The first round of the 2019 NFL Draft has produced a superstar quarterback in the Cardinals’ No. 1 overall pick, Kyler Murray. On the other hand, Dwayne Haskins quickly faded in Washington and is looking to save his career as a backup in Pittsburgh.
Somewhere in the middle with still a wide range of results is Daniel Jones, whom the Giants took away from Duke for sixth overall. Jones is still opening for New York in his third season, but it’s also his final season to show that he can be the franchise’s long-term number one passer.
Jones has a regular season record of 8-19 in Week 2 of 2021 by replacing two-time Super Bowl winner Eli Manning. In those 27 games, Jones has committed 40 turnovers: 22 interceptions and 18 fumbles. Jones has also been sacked 85 times, an average of more than three times per game.
The numbers have not been good for Jones. There have been some flashes with great passes and great runs, but the competition and efficiency just weren’t there. They all add up to put Jones on the brink of being a major flop in the NFL draft, unless he can turn things around quickly.
So what has gone wrong for Jones since he took over in Week 3 of ’19 with an impressive winning comeback against the Buccaneers? Here’s a breakdown of his first three NFL seasons:
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Rookie season 2019: bad offensive line, injuries and lame duck scheme
The Giants have been trying to fix their forward five for a while. They got left tackle Nate Solder and right guard Kevin Zeiter well past their prime with previous teams. Will Hernandez, a 2018 second-round guard, has disappointed both sides. While 2020 No. 4 overall pick Andrew Thomas might be turning a corner in Year 2 to help at left tackle, he wasn’t there when Jones arrived either.
Jones was sacked 38 times in 12 starts and didn’t have time to throw anything deep, averaging 6.6 yards per attempt. He took a beating over the course of the season, spraining his ankle in December that cost him two games.
On the bright side, Jones had an acceptable TD: INT ratio of 24 to 12 and also led two Manning-style winning series as a rookie. Running back Saquon Barkley didn’t live up to his spectacular rookie season, but he remained the effective centerpiece of the offense when healthy in his second season in the face of Jones throwing the ball downfield often.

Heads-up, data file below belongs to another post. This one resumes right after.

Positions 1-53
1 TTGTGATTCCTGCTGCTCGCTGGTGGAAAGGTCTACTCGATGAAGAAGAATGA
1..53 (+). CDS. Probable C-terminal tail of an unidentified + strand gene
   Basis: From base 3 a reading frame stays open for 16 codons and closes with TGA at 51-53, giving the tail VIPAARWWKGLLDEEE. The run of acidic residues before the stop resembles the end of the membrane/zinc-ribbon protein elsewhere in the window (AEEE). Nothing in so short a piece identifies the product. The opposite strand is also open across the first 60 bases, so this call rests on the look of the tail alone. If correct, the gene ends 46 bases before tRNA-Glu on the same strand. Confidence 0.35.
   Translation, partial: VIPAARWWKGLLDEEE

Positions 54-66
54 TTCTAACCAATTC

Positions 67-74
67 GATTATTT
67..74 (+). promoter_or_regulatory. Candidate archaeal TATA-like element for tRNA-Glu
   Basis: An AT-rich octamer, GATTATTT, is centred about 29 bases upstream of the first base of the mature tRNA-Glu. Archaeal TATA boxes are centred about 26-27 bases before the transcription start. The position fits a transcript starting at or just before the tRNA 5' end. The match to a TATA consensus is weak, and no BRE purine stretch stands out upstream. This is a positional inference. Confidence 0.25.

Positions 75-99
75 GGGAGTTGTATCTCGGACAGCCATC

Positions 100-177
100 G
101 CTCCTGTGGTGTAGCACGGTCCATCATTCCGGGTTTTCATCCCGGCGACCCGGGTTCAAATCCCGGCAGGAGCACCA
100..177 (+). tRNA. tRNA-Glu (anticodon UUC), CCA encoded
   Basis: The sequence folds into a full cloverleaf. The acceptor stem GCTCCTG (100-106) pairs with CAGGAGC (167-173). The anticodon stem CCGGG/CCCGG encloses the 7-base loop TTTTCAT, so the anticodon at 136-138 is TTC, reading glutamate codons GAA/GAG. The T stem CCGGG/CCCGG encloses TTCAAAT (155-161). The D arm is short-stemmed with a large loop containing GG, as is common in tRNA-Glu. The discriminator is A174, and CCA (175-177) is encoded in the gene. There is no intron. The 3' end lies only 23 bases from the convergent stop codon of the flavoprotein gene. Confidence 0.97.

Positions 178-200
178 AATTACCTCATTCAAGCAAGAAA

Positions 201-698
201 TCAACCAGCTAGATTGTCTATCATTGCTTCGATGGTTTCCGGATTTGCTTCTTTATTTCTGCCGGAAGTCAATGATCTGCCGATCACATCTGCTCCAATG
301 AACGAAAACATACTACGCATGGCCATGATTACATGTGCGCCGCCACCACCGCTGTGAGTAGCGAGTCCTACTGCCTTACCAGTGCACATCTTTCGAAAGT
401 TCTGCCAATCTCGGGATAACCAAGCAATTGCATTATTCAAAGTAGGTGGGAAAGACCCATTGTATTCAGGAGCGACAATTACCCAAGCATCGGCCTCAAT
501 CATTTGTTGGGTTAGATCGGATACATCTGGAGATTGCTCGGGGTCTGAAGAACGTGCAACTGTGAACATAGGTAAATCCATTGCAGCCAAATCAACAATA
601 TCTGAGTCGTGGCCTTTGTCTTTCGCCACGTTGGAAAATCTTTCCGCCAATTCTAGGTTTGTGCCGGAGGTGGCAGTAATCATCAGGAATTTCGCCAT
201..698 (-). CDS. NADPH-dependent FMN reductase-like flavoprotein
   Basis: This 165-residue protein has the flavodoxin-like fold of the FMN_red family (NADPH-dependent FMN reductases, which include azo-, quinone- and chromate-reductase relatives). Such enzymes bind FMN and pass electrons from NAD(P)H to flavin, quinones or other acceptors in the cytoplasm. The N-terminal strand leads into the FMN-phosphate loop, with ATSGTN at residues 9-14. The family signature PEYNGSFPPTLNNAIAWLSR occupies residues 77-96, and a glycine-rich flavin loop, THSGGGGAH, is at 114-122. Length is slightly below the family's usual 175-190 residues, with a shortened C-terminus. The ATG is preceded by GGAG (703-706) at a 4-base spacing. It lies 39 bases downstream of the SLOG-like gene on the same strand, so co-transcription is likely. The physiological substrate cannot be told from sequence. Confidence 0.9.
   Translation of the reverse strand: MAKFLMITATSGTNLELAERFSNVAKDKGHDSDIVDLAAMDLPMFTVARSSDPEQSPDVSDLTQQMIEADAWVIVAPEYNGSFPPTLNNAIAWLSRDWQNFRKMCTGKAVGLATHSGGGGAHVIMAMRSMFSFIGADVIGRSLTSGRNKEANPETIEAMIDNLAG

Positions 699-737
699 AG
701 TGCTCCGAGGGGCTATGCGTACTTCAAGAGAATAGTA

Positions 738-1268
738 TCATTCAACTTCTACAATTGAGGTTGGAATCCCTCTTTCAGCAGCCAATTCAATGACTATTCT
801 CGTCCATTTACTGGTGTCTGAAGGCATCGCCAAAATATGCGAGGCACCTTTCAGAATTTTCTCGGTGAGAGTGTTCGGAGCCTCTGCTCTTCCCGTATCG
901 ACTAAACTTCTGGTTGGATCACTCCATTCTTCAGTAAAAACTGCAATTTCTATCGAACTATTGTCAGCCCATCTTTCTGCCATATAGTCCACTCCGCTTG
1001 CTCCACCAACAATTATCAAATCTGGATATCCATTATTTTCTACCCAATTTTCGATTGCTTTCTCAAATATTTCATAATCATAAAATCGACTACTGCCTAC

For the most part, when he wasn’t pitching rookie Darius Slayton, Jones was controlled as a rookie and not allowed to grow much under former offensive-minded coach Pat Shurmur and offensive coordinator Mike Shula, who had a past of conflicting concepts. That failure to bring out the best in Jones cost Shurmur and Shula their jobs, with Joe Judge and former Cowboys offensive-minded coach Jason Garrett as their respective replacements. Unfortunately, the Giants have yet to see an improvement in that newfound mental confidence.
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Sophomore Depression in 2020: Not Much Help, More Injuries, and No Saquon
Jones’ offensive line offered no better solutions in Year 2 with Thomas still getting his feet wet in the NFL and Solder deciding to opt out. There has been a glaring lack of continuity across the line with the shakeup at both tackles and center, an equally critical position for a young quarterback.
Garrett’s plan was to go with the offense with many runs that he operated in Dallas with Ezekiel Elliott, with only Barkley as the new versatile workhorse. That plan was ruined when Barkley battled the Steelers’ powerful defense in Week 1 and fell with a torn ACL at the end of the season against the Bears in Week 2.